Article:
Saturday, 11 June 2011

Brew Day: 10min IPA

This 10 Min IPA will be for the case-swap that is in a few weeks, using this amount of hops is not something I usually do so hopefully it will be an interesting brew.  There have been some comments on the UK JBK forums that suggested I like to use too much brewery-bling (mostly because I've got temp controlled fermentation fridges) so there are lots of pictures today.
10 Min Chinook Greenbelt IPA
Estimated OG: 1.060 SG, Estimated Color: 9.5 SRM, Estimated IBU: 62 IBU
Boil Time: 60 Minutes

Pale Malt (Joe White)    95%
Crystal (Joe White)    5%
0.17g/L    Calcium Chloride
0.43g/L    Calcium Sulphate
10g/L    Chinook '10 (HomeGrown) (10mins)
10.9 billion cells/L  (Repitch)  Wyeast Greenbelt

Single infusion mash @66C.
Brewery at rest

Pre-brew day water filter
(no Chloramines here and Melbourne tap-water is close enough to RO water not to think too hard when creating water-profiles)

95% ale malt, 5% crystal

Malt conditioning (1-2% water, mixed well and left to sit for 15 mins before crushing)

The joy of crushing 6kg malt by hand

The crush

Grain temp & salt additions (Gypsum & dash of calcium chloride)

'Disassembled' mash manifold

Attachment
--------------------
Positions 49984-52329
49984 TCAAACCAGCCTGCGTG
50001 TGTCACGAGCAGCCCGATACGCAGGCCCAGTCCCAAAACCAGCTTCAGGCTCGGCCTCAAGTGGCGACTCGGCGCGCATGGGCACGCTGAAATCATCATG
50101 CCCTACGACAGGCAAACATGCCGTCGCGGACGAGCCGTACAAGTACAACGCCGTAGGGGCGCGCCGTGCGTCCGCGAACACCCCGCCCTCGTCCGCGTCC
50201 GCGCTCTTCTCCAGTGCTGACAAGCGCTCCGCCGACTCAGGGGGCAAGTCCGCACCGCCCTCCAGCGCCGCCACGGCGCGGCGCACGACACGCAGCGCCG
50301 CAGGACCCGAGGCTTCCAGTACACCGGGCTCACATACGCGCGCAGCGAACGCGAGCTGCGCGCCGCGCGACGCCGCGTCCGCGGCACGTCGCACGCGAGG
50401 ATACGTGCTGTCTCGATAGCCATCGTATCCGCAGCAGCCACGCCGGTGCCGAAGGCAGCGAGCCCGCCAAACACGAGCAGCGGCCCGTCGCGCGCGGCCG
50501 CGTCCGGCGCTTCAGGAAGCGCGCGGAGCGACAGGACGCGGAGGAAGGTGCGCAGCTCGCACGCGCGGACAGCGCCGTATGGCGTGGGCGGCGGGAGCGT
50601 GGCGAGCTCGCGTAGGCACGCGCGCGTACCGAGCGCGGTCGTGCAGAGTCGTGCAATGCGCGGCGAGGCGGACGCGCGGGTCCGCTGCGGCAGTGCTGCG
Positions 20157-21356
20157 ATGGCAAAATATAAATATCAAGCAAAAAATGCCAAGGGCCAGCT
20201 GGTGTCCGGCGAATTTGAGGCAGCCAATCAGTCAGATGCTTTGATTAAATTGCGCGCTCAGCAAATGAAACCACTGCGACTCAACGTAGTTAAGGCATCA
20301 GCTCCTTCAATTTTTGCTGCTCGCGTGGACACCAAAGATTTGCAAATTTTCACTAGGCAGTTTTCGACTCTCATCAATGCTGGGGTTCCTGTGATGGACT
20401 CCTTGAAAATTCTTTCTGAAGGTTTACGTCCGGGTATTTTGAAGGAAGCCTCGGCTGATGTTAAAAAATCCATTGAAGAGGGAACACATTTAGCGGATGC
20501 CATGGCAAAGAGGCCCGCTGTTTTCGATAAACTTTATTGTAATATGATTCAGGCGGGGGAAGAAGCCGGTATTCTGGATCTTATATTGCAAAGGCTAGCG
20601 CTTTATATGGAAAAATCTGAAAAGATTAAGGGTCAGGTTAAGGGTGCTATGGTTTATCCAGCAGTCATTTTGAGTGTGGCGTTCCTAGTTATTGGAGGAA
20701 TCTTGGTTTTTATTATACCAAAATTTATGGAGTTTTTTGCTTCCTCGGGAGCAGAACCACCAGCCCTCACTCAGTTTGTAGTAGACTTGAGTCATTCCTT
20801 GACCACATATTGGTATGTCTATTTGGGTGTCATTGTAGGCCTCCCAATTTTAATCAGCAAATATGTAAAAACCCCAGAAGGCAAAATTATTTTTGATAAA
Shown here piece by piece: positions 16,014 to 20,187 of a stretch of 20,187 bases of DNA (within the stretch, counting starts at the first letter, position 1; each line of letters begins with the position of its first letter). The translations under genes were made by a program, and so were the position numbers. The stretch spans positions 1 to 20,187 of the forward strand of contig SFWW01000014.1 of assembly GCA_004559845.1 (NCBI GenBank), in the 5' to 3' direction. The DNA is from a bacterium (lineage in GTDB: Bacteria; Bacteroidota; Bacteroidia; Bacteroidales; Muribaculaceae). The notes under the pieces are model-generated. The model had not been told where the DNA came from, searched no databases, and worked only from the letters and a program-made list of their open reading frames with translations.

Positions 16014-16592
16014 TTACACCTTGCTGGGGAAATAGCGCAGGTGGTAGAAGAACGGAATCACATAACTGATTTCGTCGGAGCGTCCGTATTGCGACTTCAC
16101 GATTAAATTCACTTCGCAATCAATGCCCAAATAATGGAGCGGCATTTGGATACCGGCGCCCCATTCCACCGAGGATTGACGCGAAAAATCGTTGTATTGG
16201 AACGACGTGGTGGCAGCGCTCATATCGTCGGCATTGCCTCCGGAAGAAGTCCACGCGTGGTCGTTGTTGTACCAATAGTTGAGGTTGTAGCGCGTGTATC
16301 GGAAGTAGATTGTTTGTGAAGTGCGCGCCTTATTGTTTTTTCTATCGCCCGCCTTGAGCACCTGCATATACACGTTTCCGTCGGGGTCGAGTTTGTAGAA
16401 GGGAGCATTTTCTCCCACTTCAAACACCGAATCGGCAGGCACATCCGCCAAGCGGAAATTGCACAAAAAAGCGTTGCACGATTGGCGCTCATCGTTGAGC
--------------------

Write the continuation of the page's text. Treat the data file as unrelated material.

19L strike water/preheating mash tun

Strike temp was as expected (but I have no idea what it is reading in that pic)

Not so high tech thermal insulation

Fly sparge/sparge arm

Draining the mash tun

Seems to be no channeling, so in theory that's a good thing

Still waiting for fittings for the 'solar pump' so a bit of lifting required to fill kettle

Hot break removal system

Single hop addition, 230g hops (both packs) @ 10 mins

Hops trying to climb out of the boiler


Pitching temp right out of the CFC

Rinsed yeast, shake jar for 20mins to aerate well

Shake well for a few mins every-now-and-then for an hour-or-so

Cling wrap 'lid' add temp probe and into temp controlled fridge

About 36h later, fridge smells nicely of hops and yeast seems to be happy doing its thing

Recipe adapted from here.
... with more details here.

1 comment:

  1. I love your hot break removal system ;-)
    Occam's Razor - the simplest way is usually the right way.